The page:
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Reaction Engines Ltd was founded in 1989 by Alan Bond, Richard Varvill and John Scott Scott. The three propulsion engineers worked together at Rolls Royce on the RB545 engine, destined for use on the HOTOL vehicle. Reaction Engines was formed to evolve the HOTOL and RB545 concepts into the SABRE engine class and its associated airframe concepts, which are now under active development in Oxfordshire, UK.

Understanding that heat exchangers were far from reaching their physical limits in terms of miniaturisation, the Reaction Engines team began developing high power lightweight heat exchangers and designing new engines and vehicles that they would enable. Once the focus of ‘the three rocketeers’, Reaction Engines is dedicated to realising their vision.

Air-breathing Rocket Engines

The RB545 engine showed great promise for application in a reusable spaceplane, which would be capable of delivering satellites and returning to Earth without jettisoning any parts like conventional rockets. At the time it was viewed as a natural progression from NASA's Space Shuttle, building on the advantages of reusability to the point where space launch operations would become similar to those of traditional aircraft. The potential operational and economic benefits of this approach to Space access were noted by the British Government, who funded Rolls Royce and British Aerospace to design a spaceplane capable of Horizontal Take-Off and Landing. HOTOL, as it was named, was studied in great depth between 1986 and 1988.

HOTOL - A Very British Spaceplane

Following a great deal of effort in the design of both the engine and airframe, it became clear that the HOTOL vehicle configuration had some flaws. Due to the location of the engines at the rear of the airframe and propellant tanks at the front, issues arose with balancing the vehicle as it consumed propellant during ascent. As the fuel tanks at the front became lighter, the centre of mass of the vehicle moved backward, as the centre of pressure moved forward. The resulting mismatch and airframe adaptions to counter it eroded the vehicle's performance.

Alongside other factors at the time, the British government, Rolls Royce and British Aerospace eventually withdrew from HOTOL in 1988. Alan’s promising engine concept also had some hurdles to overcome, especially with regard to the heat exchanger technology. As the heat exchangers cooled the incoming air flow, any moisture present in the air tended to form a layer of frost over the tubes. During operation, this would block the heat exchanger completely in a few seconds, preventing air from entering the engine. Due to HOTOL funding being cut, it would take the three founders over fifteen years to demonstrate a solution to this problem.

SABRE & Skylon - The Beginning

The HOTOL airframe was redesigned to successfully mitigate the movement of weight around the vehicle, with the engines being placed on the wingtips across the centre of the fuselage. This allowed the payload bay to be mounted directly above the wings, and the propellant tanks to be split fore and aft of the centre of the vehicle. This created the ability to counter any shift in weight by taking fuel from the fore or aft tanks as needed to restore and maintain perfect balance.

As a throwback to Alan’s inspiration as a child, the vehicle was named after an art installation built during the Festival of Britain in 1952. The ‘Skylon’ sculpture not only gave a very young Alan hope in the dark times following World War II, but by sheer coincidence followed very similar design principles to the new Skylon vehicle’s hypersonic fuselage structure.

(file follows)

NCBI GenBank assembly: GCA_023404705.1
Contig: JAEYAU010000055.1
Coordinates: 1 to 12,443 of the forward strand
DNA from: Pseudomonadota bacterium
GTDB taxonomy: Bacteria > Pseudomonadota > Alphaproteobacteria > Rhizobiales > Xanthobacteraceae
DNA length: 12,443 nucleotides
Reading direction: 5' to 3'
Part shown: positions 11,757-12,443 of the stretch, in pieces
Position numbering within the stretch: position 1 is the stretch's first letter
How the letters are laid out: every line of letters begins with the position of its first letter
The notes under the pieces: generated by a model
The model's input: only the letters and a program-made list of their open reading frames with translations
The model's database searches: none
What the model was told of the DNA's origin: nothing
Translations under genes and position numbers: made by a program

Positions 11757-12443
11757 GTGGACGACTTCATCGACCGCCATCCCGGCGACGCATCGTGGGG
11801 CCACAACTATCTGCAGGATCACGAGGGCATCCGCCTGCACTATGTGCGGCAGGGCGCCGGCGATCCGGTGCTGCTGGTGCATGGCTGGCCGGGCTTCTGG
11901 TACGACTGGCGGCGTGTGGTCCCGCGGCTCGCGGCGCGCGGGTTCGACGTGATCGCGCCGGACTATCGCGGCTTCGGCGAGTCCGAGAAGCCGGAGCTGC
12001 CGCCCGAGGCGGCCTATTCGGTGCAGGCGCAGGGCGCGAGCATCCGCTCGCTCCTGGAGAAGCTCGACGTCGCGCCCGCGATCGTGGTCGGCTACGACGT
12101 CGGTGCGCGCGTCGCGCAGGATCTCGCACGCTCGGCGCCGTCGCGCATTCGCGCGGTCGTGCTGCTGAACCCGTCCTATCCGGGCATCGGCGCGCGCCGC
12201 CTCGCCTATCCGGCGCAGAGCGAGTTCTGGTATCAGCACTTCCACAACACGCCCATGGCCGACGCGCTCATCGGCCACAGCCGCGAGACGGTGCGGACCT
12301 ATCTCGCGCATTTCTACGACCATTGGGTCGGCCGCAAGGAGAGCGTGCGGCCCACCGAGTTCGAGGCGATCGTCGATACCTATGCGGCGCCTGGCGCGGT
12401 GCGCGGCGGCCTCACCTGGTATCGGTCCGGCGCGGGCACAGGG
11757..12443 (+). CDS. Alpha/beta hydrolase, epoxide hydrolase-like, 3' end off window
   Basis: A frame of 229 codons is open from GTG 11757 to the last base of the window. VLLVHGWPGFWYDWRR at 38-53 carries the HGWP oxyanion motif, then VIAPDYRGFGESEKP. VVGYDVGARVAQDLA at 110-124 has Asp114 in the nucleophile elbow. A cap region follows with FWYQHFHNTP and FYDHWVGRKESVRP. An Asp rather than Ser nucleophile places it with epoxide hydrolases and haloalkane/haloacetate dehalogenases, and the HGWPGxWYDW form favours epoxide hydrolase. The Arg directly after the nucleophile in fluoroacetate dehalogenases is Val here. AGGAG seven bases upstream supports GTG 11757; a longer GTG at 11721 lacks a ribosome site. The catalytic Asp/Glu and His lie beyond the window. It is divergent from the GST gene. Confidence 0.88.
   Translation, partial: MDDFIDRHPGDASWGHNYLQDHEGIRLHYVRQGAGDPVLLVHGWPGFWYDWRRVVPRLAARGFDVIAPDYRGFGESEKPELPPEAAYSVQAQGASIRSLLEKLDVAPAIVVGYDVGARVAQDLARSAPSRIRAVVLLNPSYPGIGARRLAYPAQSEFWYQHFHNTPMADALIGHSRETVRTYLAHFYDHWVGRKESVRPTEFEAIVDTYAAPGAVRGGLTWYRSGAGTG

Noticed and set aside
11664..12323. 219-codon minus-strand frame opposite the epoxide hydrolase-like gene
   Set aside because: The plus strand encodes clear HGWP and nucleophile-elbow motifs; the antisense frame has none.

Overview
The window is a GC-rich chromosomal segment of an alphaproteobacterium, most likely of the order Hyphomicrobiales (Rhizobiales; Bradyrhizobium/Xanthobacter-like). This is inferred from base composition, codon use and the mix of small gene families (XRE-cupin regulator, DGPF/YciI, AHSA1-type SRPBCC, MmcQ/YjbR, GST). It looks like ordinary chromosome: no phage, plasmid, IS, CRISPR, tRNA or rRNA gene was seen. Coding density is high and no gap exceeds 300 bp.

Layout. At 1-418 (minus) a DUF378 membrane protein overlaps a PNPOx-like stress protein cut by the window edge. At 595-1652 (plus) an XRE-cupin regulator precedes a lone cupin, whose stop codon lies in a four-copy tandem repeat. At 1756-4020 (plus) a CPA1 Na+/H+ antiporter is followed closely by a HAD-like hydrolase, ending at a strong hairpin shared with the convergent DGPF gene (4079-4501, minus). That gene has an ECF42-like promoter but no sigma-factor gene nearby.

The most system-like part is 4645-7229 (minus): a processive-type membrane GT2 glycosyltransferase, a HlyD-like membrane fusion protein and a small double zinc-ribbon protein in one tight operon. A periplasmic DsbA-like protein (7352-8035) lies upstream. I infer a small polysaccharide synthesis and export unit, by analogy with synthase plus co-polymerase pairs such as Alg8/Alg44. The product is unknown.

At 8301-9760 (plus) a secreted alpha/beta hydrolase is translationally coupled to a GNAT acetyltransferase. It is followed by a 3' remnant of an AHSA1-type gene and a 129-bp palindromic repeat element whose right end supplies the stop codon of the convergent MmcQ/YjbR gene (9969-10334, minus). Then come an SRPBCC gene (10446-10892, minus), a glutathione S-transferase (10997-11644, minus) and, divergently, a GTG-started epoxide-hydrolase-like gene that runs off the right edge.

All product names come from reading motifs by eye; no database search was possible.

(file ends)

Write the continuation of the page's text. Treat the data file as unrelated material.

The SABRE engine and Skylon vehicle would undergo a number of iterations over the following decades, but the team now had something to work with – a new vehicle concept which was entirely their own, and an engine which could provide the breakthrough in propulsion needed to power an aircraft all the way into orbit.

Phase 1 - The Laboratory Breakthrough

From 1989-2000, the team focused on producing a robust technical design for the new SABRE engine and the Skylon launch vehicle that it could be used to power. This work was supported by a programme of work to underpin the innovative designs, primarily in the areas of aerothermodynamics, propulsion, structures and control technology.

By 2001, Reaction Engines’ research had advanced to the degree where the team required an experimental lab to further their work. Alan, Richard and John hit a stroke of luck when a potential investor asked to meet them and discuss their spaceplane work. Paul Portelli decided to invest in a company with long-term potential so that the younger generations of his family might benefit in later life.

Paul Portelli’s investment was the first fundamental building block in the Reaction Engines story, from which all further investment, technical breakthroughs and overall success have stemmed. The experimental laboratory programme began in 2001 thanks to Paul Portelli’s investment, eventually proving out the heat exchanger technology and its associated frost control.

Nigel McNair Scott - Our First Major Investor

The team soon discovered that both the heat exchanger and frost control technologies were incredibly challenging, but in 2004 they cracked it. They had a working laboratory scale heat exchanger successfully cooling air without blocking up with frost. No sooner had they built it than they happened upon an encounter with a successful entrepreneur, Nigel McNair Scott, who was looking for an inspirational project to invest in. Alan, Richard and John's passion and enthusiasm for their work convinced Nigel that their technology was credible, and that there existed an opportunity to change the future of humanity by enabling our expansion into the solar system. What the world needed was a reliable space transport infrastructure, and this was the only way to achieve it.